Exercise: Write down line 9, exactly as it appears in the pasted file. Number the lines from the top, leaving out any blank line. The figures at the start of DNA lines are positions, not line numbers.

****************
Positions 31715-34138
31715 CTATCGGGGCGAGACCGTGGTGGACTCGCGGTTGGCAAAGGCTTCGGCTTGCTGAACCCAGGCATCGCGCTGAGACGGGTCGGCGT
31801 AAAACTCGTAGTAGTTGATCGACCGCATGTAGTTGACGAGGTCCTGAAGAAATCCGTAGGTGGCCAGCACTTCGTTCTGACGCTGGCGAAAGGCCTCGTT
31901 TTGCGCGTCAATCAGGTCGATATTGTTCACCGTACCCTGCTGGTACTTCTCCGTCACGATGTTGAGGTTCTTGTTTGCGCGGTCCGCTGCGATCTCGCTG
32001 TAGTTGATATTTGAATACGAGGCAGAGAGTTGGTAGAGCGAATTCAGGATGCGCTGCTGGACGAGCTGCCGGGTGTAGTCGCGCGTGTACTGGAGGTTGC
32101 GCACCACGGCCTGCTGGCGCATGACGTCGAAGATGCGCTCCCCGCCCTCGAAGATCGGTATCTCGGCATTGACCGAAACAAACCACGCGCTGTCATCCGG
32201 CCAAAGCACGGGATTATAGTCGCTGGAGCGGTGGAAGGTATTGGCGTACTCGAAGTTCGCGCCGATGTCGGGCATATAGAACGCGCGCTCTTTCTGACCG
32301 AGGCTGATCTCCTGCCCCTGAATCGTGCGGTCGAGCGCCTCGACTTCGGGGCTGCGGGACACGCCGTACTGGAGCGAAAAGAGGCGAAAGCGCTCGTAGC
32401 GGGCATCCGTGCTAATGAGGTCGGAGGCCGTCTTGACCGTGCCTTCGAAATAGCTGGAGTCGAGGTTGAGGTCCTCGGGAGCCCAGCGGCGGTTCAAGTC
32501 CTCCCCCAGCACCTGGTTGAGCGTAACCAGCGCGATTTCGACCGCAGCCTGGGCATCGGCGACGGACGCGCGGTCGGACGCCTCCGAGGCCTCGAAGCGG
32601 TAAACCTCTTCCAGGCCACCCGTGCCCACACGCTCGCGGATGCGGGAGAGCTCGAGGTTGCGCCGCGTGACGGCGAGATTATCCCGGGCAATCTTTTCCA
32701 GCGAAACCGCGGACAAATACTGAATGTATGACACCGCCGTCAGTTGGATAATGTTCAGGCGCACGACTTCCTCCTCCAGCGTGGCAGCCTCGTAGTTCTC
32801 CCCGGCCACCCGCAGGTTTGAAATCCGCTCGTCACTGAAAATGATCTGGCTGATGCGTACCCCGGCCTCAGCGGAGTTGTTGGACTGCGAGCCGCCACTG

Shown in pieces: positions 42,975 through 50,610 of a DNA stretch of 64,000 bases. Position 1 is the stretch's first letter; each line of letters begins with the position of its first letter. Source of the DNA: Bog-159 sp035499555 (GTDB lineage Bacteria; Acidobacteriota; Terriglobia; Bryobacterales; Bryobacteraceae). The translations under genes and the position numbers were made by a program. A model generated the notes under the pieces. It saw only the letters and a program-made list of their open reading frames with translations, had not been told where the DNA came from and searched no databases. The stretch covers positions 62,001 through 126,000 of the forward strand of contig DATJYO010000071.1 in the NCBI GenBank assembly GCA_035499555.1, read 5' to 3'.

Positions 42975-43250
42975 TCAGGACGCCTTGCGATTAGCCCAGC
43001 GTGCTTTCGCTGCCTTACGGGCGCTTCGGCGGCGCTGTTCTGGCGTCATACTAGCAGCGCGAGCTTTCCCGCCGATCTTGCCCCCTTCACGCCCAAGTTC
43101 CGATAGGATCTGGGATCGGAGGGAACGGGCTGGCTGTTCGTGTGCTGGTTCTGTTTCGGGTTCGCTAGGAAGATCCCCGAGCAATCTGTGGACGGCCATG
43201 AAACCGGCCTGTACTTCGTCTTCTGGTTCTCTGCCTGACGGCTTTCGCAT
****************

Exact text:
32401 GGGCATCCGTGCTAATGAGGTCGGAGGCCGTCTTGACCGTGCCTTCGAAATAGCTGGAGTCGAGGTTGAGGTCCTCGGGAGCCCAGCGGCGGTTCAAGTC